None of the immigrants in my parent’s circle had professional jobs; one or two,  it was rumoured, had gone to university for a few years before the movements of history has sent them to concentration camps or to refuges of various kinds  and then to their  lives in Melbourne, here at the end of the world. Tailors, furriers, milk-bar owners, greengrocers and truck-drivers, they all had ambitions for their Australian born children.  The boys would be doctors, lawyers, accountants or maybe architects, and girls like me might be teachers before we got married, had children and helped our husbands in their businesses. Not that it was spelled out to me like this, but a child sees what the world is like from the confines of the family, and we didn’t exactly have far horizons to survey. Except, of course, for the books I could read.

That little chapter about Marie Curie set me on  a course to be a scientist and for the first years of my adult life I mucked about in laboratories, but found I didn’t have the patience to persist with a life in science. When I discovered journalism I started with science journalism and even named my first program on community radio “The Marie Curiosity Show” after that book about famous women, read on that night long long ago.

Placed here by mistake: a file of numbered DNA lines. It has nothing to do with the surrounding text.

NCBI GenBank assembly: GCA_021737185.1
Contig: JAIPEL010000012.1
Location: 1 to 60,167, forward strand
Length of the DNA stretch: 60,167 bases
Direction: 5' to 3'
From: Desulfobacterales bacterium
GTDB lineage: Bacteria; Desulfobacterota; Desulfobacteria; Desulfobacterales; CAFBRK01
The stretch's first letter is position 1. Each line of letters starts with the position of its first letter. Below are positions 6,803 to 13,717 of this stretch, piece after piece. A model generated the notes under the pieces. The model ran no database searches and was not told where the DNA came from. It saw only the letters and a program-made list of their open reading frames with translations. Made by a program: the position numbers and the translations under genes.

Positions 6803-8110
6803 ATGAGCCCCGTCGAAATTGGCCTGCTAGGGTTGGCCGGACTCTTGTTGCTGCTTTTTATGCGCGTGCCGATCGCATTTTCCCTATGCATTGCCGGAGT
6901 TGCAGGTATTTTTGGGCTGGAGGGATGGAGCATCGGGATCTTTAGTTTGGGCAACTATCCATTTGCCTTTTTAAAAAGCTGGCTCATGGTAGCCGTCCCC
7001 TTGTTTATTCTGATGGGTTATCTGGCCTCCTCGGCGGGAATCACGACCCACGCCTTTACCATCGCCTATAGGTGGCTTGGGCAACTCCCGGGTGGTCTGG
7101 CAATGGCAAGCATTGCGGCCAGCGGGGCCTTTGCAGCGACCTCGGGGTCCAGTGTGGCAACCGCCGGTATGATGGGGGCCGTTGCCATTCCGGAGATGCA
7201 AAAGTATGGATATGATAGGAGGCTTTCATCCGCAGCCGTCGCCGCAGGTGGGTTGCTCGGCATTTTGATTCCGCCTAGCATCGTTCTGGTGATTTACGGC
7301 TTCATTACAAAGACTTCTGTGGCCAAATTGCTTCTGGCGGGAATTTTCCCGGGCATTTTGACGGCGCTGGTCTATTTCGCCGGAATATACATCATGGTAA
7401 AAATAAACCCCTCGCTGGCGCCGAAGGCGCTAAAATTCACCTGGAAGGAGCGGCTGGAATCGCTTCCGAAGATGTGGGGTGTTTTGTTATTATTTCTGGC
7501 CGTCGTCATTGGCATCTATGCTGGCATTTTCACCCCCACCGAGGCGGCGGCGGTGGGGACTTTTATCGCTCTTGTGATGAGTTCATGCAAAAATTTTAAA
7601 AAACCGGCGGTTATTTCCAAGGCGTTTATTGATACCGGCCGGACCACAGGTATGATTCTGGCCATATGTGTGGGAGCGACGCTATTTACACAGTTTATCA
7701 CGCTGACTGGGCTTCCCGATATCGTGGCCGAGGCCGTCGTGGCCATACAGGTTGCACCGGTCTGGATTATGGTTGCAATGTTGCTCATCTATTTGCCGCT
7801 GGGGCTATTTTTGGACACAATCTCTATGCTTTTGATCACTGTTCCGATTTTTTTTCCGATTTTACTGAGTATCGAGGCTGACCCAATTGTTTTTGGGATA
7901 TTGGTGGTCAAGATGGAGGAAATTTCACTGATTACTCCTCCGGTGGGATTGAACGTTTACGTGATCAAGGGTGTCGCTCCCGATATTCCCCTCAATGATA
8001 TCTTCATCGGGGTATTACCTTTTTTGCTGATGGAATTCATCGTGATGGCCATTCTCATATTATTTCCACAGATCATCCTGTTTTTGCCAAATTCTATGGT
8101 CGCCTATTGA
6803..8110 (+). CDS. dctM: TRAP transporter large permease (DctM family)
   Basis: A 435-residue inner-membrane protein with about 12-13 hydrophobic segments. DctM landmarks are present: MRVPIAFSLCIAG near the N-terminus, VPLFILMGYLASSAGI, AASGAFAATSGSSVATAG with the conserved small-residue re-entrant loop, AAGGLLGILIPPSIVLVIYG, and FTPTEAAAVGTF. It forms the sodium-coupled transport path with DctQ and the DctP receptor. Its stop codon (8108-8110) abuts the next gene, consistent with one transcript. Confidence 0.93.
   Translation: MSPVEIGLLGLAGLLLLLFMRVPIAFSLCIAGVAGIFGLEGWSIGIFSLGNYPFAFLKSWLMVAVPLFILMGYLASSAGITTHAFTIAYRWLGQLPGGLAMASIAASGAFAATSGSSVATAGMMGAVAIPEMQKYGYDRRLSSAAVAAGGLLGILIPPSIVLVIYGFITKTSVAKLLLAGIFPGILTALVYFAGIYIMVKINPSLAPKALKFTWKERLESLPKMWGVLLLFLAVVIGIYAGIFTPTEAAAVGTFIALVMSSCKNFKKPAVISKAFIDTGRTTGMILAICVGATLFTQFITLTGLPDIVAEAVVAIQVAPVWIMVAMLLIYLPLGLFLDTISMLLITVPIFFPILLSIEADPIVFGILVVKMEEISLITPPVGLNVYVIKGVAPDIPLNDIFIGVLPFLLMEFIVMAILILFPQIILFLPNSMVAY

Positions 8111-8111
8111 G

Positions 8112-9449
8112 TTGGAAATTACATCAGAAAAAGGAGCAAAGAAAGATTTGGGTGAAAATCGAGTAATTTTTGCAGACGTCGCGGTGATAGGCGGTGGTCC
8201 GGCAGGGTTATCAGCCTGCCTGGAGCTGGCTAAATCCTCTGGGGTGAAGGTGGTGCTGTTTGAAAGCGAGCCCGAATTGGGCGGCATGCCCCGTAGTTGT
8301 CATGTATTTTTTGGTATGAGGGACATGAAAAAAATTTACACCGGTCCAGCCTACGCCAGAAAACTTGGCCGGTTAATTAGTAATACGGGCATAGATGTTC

Since I left the ABC, I’ve had all kinds of people coming up to me shyly, telling me they miss the show I did. And nothing touches me more than the people who say that they never read books much, but when they heard me talk about them, or heard the authors speaking about them, they’d have a go at reading a book that they’d never before try to tackle. That tickled me, touched me, much like I know that you feel too, when a book you’ve recommended to someone touches the spot.

I’ve learned about love from books, and about politics. And not from reading books devoted to those subjects but from the way you read novels, letting the story and the characters wash over you, and infiltrate you in a myriad of ways.

I’ve learned about life from the ancient romans, not just about what Caligula liked to wear or about how Pliny the Elder tried to rescue people from the eruption of Vesuvius, but from Ovid about the best way to seduce someone at a dinner at which their husband is attending as well, or   about how a woman shouldn’t let a man see her getting ready for a night out.